How fitting: my Italian roommate’s favorite dessert if Tiramisu. I have to admit that I don’t love apple pie. I don’t even like it that much. So I’m not as ‘American as apple pie,’ I’d have to say. But my roommate, he’d be as ‘Italian as tiramisu’ if that were a saying. It was his birthday this month so naturally, I put myself to making some tiramisu.
I’ve made it once before, but it was years ago and I don’t remember where I got the recipe, so I looked at my standby, epicurious.com and found a traditional, simple recipe. My one concern was the marsala wine: sure you could find it here, but there are so many substitutions (I found out online), one of them being sherry. So, as I’m in the land of sherry, it wasn’t a hard decision to throw in some Pedro Ximenez.
Being in the land of sherry (Spain) this also means that I’m in the land without my appliances, so the whipping of the egg whites had to be done by hand (yall should see my arm now), as did the whipping of the cream. The latter was a bit harder. I had already spent about 15 minutes (including breaks) whipping the egg whites to stiff-ish peaks, so I was getting sore. I poured the cream into a metal pan and began to whisk and after about 10 minutes not much was happening except lots of little bubbles, but no thickening really. Then I looked at the box and realized I was using light cream (of course it didn’t say it on the front, where one might think to put it), labeled on the side as 18% fat. So then I gave up and poured some of the cream in, not all though, because it was still mostly liquid. So, my words of advice before making this: get full-fat, heavy whipping cream, and get egg-beaters. Oh my poor KitchenAid mixer back home, missing me…
Tiramisu, alle Spagnolo
¾ c sugar
1 c mascarpone
½ c cream
2 c coffee
2 Tbsp sweet sherry (like Pedro Ximenez)
a bag of ladyfingers
First I got the coffee mixture ready, and since I’m not a coffee drinker I used instant powder, two bags for two cups boiling water. Then I added the sherry, stirred and let sit. Next, I separated the eggs and over very low heat on the stove, mixed the egg yolks with all but a tablespoon or two of the sugar, whisking the whole time so they don’t cook and stick to the bottom of the pan. After about 2 or 3 minutes, they’re done so take off the heat, and mix in the mascarpone. Now comes the whippin’ time. Use your electric mixer or your muscles and beat the egg whites until soft peaks, and then add the remaining sugar and beat until stiff peaks and fold into the mascarpone mixture. Then whip your cream and fold that in as well. Now you’re ready to assemble. First, get yourself a clear glass container, so you can see the layers when you’re done. Dip each ladyfinger in the coffee just to get each bit wet, but not soaking (although some of mine ended up soaking, this could have been a cause of the excess liquid when I served it…) and lay side by side in the bottom of the dish. Then spread with a layer of the mascarpone cream and sift some cocoa powder on top to give a thin layer over the cheese. Now you just have to repeat everything. Dip ladyfingers, lay side by side again, cover with mascarpone, and then again with cocoa powder. I got three layers out of mine, but it depends how big your dish is. Then stick in the fridge until you eat it. Important: make sure you make this plenty of time ahead of serving it. Some reviews on epicurious said it tasted better the second and third days, but I only had time to do mine the morning of. So at least six hours before so that it has time to firm up in the fridge.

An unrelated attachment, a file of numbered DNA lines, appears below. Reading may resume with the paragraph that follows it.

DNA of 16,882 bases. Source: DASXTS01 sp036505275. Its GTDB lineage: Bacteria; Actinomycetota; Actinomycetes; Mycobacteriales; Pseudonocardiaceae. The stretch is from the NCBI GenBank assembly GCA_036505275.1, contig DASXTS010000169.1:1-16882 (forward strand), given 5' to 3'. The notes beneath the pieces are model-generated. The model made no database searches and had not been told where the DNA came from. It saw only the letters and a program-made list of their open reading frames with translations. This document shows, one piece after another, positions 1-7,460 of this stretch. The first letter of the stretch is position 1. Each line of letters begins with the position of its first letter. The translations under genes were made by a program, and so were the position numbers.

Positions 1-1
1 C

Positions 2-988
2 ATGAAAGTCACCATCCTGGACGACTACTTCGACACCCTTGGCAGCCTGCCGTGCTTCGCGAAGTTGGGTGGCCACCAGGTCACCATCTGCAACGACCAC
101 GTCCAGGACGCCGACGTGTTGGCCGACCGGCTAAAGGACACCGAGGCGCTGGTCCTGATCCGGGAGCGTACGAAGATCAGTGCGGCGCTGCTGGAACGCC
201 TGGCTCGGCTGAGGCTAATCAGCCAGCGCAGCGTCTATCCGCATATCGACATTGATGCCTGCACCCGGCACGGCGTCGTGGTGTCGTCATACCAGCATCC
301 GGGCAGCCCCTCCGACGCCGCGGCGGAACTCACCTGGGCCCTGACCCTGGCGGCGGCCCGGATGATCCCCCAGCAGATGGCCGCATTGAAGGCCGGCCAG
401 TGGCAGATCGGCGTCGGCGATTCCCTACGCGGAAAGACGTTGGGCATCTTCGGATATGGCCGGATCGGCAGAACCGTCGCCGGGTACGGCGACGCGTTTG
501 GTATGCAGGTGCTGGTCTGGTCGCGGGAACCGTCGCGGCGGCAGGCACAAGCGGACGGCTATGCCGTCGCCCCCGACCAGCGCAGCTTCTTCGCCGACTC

All in all, I was happy with it, as I think were the Italian guests, but I think that cream gave me the shaft, or else it was my excessive dipping of ladyfingers, because the bottom layer was especially liquidy, but it was eaten all the same.